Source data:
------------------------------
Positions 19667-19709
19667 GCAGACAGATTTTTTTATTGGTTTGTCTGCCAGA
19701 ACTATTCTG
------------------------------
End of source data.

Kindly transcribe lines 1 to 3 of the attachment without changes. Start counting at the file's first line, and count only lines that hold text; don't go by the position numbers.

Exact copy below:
Positions 19667-19709
19667 GCAGACAGATTTTTTTATTGGTTTGTCTGCCAGA
19701 ACTATTCTG